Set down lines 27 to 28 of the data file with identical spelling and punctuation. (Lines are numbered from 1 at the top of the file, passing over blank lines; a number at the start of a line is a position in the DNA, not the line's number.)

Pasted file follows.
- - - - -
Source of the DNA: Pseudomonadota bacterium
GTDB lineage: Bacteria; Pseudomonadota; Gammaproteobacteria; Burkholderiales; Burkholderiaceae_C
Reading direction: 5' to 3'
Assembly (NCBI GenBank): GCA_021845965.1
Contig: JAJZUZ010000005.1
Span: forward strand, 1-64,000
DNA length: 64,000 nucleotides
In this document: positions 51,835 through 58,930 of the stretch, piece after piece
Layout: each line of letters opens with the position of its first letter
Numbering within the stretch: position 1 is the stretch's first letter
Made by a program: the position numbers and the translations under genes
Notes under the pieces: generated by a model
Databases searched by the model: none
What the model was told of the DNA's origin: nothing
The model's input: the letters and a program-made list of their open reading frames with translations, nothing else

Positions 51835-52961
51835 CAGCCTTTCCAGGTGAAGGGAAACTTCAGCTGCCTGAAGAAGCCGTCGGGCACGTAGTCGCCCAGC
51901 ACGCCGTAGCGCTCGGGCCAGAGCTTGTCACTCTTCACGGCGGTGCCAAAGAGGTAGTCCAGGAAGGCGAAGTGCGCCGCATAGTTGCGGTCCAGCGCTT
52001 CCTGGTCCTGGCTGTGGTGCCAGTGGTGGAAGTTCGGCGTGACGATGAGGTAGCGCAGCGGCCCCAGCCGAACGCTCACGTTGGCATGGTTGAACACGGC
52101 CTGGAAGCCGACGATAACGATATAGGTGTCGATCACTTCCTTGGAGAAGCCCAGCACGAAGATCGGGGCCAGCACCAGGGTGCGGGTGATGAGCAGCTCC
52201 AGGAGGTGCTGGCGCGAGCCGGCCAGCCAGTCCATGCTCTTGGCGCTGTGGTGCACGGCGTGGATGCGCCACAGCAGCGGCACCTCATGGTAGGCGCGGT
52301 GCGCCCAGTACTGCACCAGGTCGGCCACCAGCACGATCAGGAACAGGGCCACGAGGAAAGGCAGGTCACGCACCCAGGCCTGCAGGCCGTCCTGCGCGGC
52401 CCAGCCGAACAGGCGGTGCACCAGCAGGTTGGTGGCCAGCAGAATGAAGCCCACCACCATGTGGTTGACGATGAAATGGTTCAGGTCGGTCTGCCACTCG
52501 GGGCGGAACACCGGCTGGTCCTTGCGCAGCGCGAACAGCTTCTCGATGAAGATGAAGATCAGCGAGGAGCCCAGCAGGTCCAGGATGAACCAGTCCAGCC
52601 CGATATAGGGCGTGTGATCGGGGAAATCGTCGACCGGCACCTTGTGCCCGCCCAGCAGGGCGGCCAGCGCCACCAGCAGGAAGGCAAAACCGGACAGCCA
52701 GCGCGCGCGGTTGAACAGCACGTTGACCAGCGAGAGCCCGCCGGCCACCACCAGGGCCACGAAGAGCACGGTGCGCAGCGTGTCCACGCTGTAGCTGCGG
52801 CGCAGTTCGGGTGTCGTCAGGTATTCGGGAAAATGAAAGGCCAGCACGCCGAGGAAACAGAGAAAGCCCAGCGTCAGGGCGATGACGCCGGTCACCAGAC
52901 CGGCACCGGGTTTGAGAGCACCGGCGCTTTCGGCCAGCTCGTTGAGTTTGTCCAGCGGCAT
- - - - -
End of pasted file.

52801 CGCAGTTCGGGTGTCGTCAGGTATTCGGGAAAATGAAAGGCCAGCACGCCGAGGAAACAGAGAAAGCCCAGCGTCAGGGCGATGACGCCGGTCACCAGAC
52901 CGGCACCGGGTTTGAGAGCACCGGCGCTTTCGGCCAGCTCGTTGAGTTTGTCCAGCGGCAT